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What Women Don't Know May Be Hurting Them

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National Women's Health Resource Center Urges Education, Screening in Time for Gynecologic Cancer Awareness Month

The National Women's Health Resource Center (NWHRC) is urging women to become educated about their risk of contracting sexually transmitted diseases (STDs) and get screened for cancers that can result from untreated STDs.

STDs are rampant in the U.S. One in five people currently has an STD, at least one in three sexually active people will contract an STD before the age of 25 and women are disproportionately affected. Unfortunately, since most women are less likely to experience symptoms of STDs, they are unlikely to be diagnosed until serious complications occur. This is especially true of Human Papillomavirus (HPV), the most common STD in the U.S. HPV is often asymptomatic but it has been proven that HPV may be the leading cause of cervical cancer.

"Certain behaviors by women may put them at an increased risk of contracting HPV and, subsequently, developing cervical cancer. For example, smoking, multiple sexual partners or a partner with multiple sexual partners and sexual intercourse at an early age increase a woman's risk of developing cervical cancer. And activities such as binge drinking, which could lead to multiple sex partners, can potentially increase a woman's risk of contracting an STD," said Amy Niles, President and CEO of the National Women's Health Resource Center. "I would encourage all women to take control of their sexual health-sit down with their partners, honestly assess their risk factors and get screened for cervical cancer."

According to Mary Hunt, M.D., assistant professor of obstetrics and gynecology at the New York University School of Medicine, even women in long-term monogamous relationships should not discount the importance of cervical cancer screening, as they may also be at risk for STDs.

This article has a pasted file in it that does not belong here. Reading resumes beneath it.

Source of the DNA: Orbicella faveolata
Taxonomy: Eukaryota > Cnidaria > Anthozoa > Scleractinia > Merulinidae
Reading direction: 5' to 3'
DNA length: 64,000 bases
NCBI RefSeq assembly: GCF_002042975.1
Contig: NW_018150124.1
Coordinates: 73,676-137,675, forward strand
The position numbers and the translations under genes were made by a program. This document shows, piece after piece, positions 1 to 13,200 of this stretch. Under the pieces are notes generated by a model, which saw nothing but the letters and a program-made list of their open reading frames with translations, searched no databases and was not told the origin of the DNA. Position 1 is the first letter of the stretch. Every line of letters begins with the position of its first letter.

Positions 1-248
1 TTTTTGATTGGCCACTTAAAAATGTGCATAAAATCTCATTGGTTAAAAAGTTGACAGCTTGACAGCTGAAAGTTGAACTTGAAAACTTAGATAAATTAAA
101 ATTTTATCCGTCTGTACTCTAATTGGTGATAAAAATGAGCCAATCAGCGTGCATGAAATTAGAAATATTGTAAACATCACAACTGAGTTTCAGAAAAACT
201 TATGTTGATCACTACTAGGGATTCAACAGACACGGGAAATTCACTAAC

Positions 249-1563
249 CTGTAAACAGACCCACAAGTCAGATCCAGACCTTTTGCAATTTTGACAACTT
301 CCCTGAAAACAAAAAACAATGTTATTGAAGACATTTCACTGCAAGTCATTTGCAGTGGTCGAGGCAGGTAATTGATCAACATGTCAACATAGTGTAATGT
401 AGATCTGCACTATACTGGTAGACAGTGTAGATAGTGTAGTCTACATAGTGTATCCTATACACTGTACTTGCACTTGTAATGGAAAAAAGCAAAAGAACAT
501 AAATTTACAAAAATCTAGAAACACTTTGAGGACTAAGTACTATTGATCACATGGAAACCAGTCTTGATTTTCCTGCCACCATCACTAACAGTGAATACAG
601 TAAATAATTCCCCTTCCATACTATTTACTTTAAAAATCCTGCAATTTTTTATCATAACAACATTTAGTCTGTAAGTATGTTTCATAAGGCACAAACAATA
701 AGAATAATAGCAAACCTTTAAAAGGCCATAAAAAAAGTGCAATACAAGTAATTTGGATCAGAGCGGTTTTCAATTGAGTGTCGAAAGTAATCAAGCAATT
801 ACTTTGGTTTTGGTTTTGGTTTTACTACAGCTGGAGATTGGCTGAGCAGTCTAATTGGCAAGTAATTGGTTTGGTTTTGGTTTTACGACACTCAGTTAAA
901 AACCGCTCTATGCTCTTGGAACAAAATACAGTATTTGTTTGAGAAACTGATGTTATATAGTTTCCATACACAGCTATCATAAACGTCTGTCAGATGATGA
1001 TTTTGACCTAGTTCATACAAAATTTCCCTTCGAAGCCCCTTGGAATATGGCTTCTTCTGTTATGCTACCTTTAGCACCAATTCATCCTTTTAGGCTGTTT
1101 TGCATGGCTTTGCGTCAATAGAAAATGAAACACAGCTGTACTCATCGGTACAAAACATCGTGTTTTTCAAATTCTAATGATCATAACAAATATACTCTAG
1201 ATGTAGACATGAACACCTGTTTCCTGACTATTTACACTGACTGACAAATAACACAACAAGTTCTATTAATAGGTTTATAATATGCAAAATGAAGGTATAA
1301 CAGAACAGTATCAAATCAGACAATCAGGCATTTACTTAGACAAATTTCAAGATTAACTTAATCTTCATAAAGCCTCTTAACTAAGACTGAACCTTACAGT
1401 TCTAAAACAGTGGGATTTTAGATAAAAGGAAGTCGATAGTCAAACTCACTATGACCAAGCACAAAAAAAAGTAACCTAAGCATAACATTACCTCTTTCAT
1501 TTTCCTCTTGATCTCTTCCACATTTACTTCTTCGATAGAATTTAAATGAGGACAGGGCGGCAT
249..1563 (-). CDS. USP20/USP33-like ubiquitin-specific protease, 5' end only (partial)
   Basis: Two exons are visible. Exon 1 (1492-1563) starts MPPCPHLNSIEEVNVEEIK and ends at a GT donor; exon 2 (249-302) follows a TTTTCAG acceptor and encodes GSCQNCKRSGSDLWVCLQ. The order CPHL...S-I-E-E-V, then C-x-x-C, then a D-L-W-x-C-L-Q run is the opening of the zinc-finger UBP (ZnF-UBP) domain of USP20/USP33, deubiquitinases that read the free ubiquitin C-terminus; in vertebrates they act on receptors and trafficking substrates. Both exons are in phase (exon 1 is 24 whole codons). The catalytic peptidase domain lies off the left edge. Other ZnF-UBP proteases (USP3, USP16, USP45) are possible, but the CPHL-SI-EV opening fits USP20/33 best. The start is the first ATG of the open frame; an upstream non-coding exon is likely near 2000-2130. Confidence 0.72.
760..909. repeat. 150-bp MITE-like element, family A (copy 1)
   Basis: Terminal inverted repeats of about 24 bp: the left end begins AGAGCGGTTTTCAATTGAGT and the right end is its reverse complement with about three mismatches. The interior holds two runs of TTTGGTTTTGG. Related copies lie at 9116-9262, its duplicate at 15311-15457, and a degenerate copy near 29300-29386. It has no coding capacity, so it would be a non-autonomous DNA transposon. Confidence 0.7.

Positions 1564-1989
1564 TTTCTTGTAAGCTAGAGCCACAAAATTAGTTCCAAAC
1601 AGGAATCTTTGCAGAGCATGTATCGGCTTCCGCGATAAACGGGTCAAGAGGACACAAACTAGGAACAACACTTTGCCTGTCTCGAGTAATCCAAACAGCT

"Couples shouldn't forget that even if they both tested negative for STDs before beginning a sexual relationship with each other they may be putting each other at risk unknowingly," said Dr. Hunt. "And, because HPV is transmitted through skin-to-skin contact rather than through the exchange of fluids, condoms cannot fully protect against the disease. Women need to take this into account to decrease their risk of developing cervical cancer."

Cervical Cancer Screening

Even with widespread access to cervical cancer screening, the American Cancer Society estimates that there will be approximately 12,200 new cases of invasive cervical cancer in the U.S. this year, and one third of these women will die from the disease.

Women need to be aware that there are a number of different screening methods available to help in the detection of cervical cancer and make sure to get screened. Cervical screening using the Pap smear, including new liquid based cytology, HPV DNA testing and speculoscopy (a visual examination of the cervix) using a special chemiluminescent light for vaginal illumination all decrease the risk that a woman will develop invasive cervical cancer because abnormalities will generally be detected when treatment is still a possibility.

"Cervical cancer is a serious disease, but if it's caught early, it's one of the most successfully treated cancers," said Dr. Hunt. "Women should talk to their doctors about how to obtain the most accurate screening possible and what screening option might be best for them."

About The National Women's Health Resource Center

The National Women's Health Resource Center is the nation's leading independent, nonprofit organization dedicated to educating women of all ages about health and wellness issues. Its programs include an award-winning newsletter called the National Women's Health Report, public education campaigns and its Web site,, a one-stop shop for women's health on the Web.


For more information:
Beverly Dame, 888-406-9472

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